In the morning we go to the Oulu City Department of Education special education department. A feature of the Finnish system has been the attention on raising achievement amongst the lowest ability groups. In Oulu 4.8% of pupils are identified as special education needs, 1.6% are integrated into mainstream and 3.2% are in special schools. It's hard to tell if this is the equivalent to our statemented children.
In Oulu there are 52 special needs teachers and 100 learning assistants working on integration. There are start up classes in pre-primary, 13 smaller classes to prepare for integration and four units that cater for a range of different disabilities. There is also a state special school for severe learning and physical disabilities.
The emphasis is on early recognition and support. In Oulu they spend 13.1 million Euros on special education, the key words are networking, being proactive, inclusion, and cooperation with other authorities. There are also having the same debate about the balance between special schools and integration.
We walk through town dodging all the cyclists and go to a Youth House that has pioneered the 'Together Project' aimed at 12 to 14 year olds. It ran over three years and worked with 4 schools, they involved all the students in camping trips and outdoor activities like ice fishing, bob sledging and climbing. They also developed social skills by sitting around the camp fires at night. They tried to get teenagers to view the teacher as a person they could confide in. Children at risk of drug or alcohol abuse were given counselling. Over 9,000 pupils, parents, teachers and youth workers were involved in the project.
In the 2006 OECD survey Finland had the fourth lowest numbers of young people aged 15-19 not in education - 8.2% and the second lowest rate of youth unemployment - 1.7%.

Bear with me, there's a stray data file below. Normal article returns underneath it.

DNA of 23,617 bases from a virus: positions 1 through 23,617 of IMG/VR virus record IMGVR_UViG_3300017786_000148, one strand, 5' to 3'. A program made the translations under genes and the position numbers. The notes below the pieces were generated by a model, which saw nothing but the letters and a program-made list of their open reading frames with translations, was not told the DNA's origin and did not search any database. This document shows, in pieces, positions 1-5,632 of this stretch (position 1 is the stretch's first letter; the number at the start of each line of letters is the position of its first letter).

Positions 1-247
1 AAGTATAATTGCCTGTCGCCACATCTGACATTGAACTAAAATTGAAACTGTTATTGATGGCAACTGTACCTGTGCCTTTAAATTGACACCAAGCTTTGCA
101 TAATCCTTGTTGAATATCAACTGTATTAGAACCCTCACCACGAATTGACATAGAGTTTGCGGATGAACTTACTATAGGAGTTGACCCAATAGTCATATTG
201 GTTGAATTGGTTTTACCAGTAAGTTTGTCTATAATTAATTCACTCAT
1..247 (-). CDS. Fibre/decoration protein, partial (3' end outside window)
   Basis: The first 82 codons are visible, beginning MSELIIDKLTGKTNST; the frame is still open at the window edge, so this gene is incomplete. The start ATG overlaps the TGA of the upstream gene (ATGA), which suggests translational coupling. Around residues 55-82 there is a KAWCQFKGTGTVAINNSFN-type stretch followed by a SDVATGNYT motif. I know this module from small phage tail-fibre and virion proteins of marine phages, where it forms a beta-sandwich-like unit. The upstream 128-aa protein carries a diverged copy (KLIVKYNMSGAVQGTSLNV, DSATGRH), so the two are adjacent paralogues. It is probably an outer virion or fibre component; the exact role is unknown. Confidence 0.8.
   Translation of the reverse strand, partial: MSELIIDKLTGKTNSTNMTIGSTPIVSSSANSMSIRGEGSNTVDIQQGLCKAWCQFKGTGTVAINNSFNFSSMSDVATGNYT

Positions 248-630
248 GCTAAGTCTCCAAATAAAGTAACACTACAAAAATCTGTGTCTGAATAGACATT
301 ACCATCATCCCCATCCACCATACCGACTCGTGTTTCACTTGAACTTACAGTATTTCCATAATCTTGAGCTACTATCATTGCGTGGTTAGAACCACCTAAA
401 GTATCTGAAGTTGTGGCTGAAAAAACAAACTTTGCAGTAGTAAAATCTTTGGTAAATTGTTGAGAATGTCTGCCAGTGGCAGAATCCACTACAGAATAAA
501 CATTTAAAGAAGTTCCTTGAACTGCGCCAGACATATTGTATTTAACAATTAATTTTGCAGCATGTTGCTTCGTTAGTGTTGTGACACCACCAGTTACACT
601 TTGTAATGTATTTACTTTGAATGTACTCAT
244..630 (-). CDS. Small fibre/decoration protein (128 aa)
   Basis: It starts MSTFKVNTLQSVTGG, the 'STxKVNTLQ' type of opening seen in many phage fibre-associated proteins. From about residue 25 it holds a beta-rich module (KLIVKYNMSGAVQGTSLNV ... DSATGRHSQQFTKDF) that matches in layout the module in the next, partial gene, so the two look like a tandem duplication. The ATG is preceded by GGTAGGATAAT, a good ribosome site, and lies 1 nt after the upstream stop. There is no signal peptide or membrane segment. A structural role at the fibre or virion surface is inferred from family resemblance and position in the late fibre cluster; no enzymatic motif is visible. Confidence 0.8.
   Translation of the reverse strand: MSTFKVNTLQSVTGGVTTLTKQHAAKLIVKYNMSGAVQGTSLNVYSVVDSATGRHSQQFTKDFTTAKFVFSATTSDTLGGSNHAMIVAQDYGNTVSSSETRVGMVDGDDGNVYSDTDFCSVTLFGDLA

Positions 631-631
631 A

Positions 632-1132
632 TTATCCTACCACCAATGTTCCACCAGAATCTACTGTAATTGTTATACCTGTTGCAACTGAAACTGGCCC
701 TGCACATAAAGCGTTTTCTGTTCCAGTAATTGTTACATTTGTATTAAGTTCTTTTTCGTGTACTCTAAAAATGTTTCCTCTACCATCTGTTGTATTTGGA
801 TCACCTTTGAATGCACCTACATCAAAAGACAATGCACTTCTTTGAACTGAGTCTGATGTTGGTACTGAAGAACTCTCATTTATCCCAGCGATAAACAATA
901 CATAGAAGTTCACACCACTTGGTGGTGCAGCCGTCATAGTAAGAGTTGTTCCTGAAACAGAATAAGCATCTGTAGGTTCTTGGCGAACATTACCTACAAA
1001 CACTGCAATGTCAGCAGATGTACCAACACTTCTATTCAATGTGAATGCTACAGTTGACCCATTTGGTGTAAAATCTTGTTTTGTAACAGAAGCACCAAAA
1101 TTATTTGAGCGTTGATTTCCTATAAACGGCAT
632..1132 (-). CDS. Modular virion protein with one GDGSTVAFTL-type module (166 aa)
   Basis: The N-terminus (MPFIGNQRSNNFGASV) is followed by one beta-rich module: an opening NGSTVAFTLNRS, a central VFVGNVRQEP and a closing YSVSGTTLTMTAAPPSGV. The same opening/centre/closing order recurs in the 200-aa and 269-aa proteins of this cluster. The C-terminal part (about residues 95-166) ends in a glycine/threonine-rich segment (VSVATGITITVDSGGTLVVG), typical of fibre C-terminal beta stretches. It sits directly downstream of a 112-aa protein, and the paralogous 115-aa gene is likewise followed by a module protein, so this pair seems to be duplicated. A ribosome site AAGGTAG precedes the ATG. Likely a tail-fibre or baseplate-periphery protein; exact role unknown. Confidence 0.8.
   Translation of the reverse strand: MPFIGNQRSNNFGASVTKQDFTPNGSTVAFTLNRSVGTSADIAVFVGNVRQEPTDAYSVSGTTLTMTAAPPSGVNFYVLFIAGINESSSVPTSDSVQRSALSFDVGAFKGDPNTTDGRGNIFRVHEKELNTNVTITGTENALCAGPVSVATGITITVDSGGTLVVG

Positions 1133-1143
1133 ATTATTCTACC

Our last stop is the Rajakylä Comprehensive which is based on housing estate on the outskirts of Oulu. The Rector Riku Korkeamäki explains that the success of the Finnish education system is based on high quality teacher training and excellent teaching materials.
In 1970 Finland ended the parallel school system where the ten year olds either continued in the Folk Schools or went on to the academic secondary schools. Legislation in the 1980s and 1990s gave schools more autonomy over the curriculum. Riku describes his school's curriculum as a binder where they can take pages out or insert others.
What did Riku feel was the secret of Finland's education miracle? Yes, it was the 't' word again, trust teachers, as he reminded us, Finland doesn't have a school inspection service, 'my school is the best in Oulu, but then so are all the other schools in Oulu, we are all the best.'The school has a team of psychologists, nurses and doctors to support the pupils and teachers. The emphasis is on the personal development of the child. Classes are mixed ability, streaming was ended over twenty years ago.
Riku is immensely proud of Finland's 'world class education system'. We explain the English testing system, with teachers' pay increasingly based on test results. I'm beginning to feel like one of those strange relatives that turns up at Christmas who everyone tries to humour. 'We select the very best students to be teachers, we trust them, they are excellent young people, a joy to work with.'
In the 2006 OECD survey the UK had the third highest variation in test scores, the impact of social origins on individual scores was greater than in all but four countries. Educational inequality is also closely related with measures of societal cohesion, such as trust in people, civic cooperation and (inversely) crime.
It's true that Finland is a rich, small, homogeneous country, you can't directly equate it with England. But on the other hand it is about the choices you make as a society. From the 1970s onwards Finland abolished streaming, testing and selection, they built state of the art small comprehensives that all children from the locality attend, schools and teachers were given autonomy over the curriculum, they didn't introduce a punitive inspection service to 'name and shame' 'failing' schools. Then there's that 't' word again - trust teachers.
In England we've had years of TINA - There is no alternative. No alternative to testing, league tables, selection, Ofsted, a prescriptive curriculum. Finland is living proof that there is an alternative.
In fact I think I've discovered the solution, what we should do is invite all the Ofsted inspectors and government education ministers over to Finland, dose them up with tar and send them out into the Gulf of Bothnia in one of those leaky wooden sailing ships and conveniently forget to seal the timbers with tar. Only joking... honestly!